I’ve always felt drawn to James Hampton's The Throne of the Third Heaven of the Nations’ Millennium General Assembly, an iconic artwork in SAAM’s collection. Even without knowing much about it, I found myself repeatedly visiting the gallery and sitting on the bench in front of the installation and taking it all in. And there’s a lot to take in.
The piece is comprised of about 180 elements (of which 60 or so are currently on view) that Hampton put together himself, often covering each piece with silver and gold foil. He lived and worked in Washington, DC as a janitor in a federal office building. Many parts of The Throne are made from everyday things that had been discarded including sections of tables and chairs, vases and light bulbs. At the center of the piece are the words, “Fear Not.”
Leslie Umberger, curator of folk and self-taught art at SAAM, puts the work into context: “Hampton's masterpiece has become an enduring icon at SAAM. It's very human scale, there are crowns that look like they would fit right on your head or maybe that Hampton had worn. It's glimmering and resplendent and really beautiful. And it's also just profoundly humble, this amazing artwork that's made out of almost entirely discarded things just carefully covered and adorned and put together with such care. It's a very moving piece.”
Hampton spent about fourteen years assembling The Throne, basing it on a series of visions he had. Eventually, the work took on a life of its own, and he rented a carriage house near his home where he could work and assemble it. I wonder what it was like to see his creation unfold, glittering when a source of light hit one of the foil pieces.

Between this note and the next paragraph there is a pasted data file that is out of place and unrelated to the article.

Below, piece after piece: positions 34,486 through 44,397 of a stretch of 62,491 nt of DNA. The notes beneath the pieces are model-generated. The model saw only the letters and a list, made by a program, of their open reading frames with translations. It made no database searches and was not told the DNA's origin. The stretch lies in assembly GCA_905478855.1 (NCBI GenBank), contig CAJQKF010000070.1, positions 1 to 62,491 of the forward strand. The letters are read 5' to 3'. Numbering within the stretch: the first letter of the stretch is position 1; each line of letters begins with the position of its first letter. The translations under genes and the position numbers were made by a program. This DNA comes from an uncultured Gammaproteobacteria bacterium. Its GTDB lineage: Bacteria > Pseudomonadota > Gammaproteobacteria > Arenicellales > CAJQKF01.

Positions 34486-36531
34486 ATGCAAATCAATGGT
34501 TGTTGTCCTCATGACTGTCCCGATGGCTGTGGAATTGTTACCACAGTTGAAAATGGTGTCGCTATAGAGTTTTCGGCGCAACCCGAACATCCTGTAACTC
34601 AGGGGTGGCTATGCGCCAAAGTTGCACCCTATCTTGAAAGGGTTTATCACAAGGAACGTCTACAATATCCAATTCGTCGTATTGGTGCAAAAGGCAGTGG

The presentation in SAAM's galleries includes a few elements that Hampton likely did not regard as part of the altar itself, but were found near it, and that reveal his working methods: a chalkboard showing some of Hampton's sketches or working plans and a small book he kept, written primarily in an invented or "asemic" script, meaning it is unreadable or lacking specific semantic content. Hampton referred to himself as "Director, special projects for the state of eternity" as well as "Saint James," an echo of Saint John who was divinely instructed to record his vision of the second coming in a secret script in a small book.
Hampton had a vision that he brought to life but, sadly, died before he could complete it, let alone see it acquired by SAAM in 1970. “It rapidly became an audience favorite,” Umberger adds, “and it has rarely been off view since then.”
Learn more about this iconic artwork in the American Art Moments video below. Curator Leslie Umberger discusses its creation, its relevance today, and the lasting impact of James Hampton’s vision.